عنوان مقاله [English]
نویسنده [English]چکیده [English]
On 26 February 2007, The International Court of Justice issued it's judgment on the Application of the Convention on the Prevention and Punishment of the Crime of Genocide (Bosnia and Herzegovina v.Serbia and Montenegro).
The Court finds that Serbia has not committed genocide, through its organs or persons whose acts engage its responsibility under customary international law, in violation of its obligations under the Convention on the Prevention and Punishment of the Crime of Genocide and Serbia has not conspired to commit genocide, nor incited and complicit in genocide the commission of genocide, in violation of its obligations under the Convention on the Prevention and Punishment of the Crime of Genocide.
The Court finds, on the other hand, that Serbia has violated the obligation to prevent genocide, under the Convention on the Prevention and Punishment of the Crime of Genocide, in respect of the genocide that occurred in Srebrenica in July 1995; and Serbia has violated its obligations under the Convention on the Prevention and Punishment of the Crime of Genocide by having failed to transfer Ratko Mladić, indicted for genocide and complicity in genocide, for trial by the International Criminal Tribunal for the former Yugoslavia, and thus having failed fully to co-operate with that Tribunal and has violated its obligation to comply with the provisional measures ordered by the Court on 8 April and 13 September 1993 in this case, inasmuch as it failed to take all measures within its power to prevent genocide in Srebrenica in July 1995.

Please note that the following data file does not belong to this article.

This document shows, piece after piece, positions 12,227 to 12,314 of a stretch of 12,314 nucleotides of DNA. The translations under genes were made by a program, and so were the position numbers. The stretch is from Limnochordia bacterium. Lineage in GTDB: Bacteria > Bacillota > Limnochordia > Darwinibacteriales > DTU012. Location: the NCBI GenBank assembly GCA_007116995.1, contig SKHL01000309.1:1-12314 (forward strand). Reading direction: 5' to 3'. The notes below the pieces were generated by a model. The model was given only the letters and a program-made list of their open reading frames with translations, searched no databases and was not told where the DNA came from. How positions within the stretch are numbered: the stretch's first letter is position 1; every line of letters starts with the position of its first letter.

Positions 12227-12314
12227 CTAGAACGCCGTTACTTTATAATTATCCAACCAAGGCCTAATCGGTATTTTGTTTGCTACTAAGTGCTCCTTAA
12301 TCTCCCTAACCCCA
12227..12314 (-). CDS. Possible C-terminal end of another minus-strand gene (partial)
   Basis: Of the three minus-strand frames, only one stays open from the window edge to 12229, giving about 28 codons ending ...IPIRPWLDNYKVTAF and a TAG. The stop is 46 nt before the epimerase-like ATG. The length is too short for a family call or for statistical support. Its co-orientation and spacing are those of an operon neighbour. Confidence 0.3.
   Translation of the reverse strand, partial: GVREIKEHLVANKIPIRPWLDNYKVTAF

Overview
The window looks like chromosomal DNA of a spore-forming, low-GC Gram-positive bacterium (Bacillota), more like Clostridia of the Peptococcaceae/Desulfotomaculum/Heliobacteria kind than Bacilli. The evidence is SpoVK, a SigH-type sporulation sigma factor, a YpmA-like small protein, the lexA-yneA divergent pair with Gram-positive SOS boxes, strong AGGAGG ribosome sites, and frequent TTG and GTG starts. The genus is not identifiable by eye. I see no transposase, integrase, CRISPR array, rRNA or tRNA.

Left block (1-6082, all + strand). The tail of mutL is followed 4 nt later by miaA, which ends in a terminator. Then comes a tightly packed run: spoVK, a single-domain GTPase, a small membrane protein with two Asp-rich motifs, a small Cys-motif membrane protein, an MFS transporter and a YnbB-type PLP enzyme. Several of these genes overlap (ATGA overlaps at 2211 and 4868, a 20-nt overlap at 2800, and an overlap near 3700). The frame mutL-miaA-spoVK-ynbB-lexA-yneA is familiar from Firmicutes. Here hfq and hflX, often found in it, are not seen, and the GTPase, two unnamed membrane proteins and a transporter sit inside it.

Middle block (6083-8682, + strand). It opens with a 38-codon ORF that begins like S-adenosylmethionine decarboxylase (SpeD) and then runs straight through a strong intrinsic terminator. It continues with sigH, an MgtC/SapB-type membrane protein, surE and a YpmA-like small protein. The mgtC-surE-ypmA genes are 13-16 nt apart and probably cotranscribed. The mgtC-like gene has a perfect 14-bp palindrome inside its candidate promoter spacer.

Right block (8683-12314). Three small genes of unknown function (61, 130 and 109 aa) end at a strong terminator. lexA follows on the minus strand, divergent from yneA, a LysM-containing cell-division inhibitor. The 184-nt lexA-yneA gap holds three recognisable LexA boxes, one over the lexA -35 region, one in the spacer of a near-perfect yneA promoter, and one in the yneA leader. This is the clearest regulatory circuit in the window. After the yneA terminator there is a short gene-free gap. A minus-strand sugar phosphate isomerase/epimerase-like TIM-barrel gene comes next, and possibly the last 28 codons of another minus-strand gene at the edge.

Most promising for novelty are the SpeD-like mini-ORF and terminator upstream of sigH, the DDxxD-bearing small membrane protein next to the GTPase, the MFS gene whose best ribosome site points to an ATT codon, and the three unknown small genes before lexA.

Here, we analyze the elements of the crime of Genocide in the above-mentioned judgment of the international court of justice at the comparison with the jurisprudence of the Ad Hoc international criminal courts.
We can conclude that the fragmentation of the international judicial courts has not arisen to conflict decisions but those bodies endorsed the earlier decisions of each other. Consequently, there is a consistent jurisprudence on the interpretation of the elements of the crime of Genocide.
It is obvious that the consistent jurisprudence can lead to the speed procedure in the trial of the suspected persons of the Genocide especially in the International Criminal Court (ICC).